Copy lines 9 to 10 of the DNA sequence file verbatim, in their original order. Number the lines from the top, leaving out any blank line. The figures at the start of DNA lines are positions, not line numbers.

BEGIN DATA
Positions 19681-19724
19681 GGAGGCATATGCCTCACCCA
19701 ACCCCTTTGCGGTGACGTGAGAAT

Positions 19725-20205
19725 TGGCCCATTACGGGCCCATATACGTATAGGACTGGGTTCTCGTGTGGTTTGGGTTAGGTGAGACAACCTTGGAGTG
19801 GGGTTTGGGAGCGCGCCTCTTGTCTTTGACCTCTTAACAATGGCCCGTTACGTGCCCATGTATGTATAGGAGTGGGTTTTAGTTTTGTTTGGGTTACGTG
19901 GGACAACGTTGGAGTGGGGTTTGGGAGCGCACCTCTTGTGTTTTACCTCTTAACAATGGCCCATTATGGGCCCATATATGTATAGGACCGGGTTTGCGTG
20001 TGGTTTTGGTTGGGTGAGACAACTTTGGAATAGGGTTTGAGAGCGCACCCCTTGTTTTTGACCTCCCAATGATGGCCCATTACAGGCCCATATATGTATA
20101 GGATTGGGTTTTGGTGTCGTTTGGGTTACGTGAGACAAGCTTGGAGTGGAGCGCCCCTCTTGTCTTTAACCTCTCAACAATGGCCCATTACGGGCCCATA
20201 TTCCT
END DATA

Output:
20101 GGATTGGGTTTTGGTGTCGTTTGGGTTACGTGAGACAAGCTTGGAGTGGAGCGCCCCTCTTGTCTTTAACCTCTCAACAATGGCCCATTACGGGCCCATA
20201 TTCCT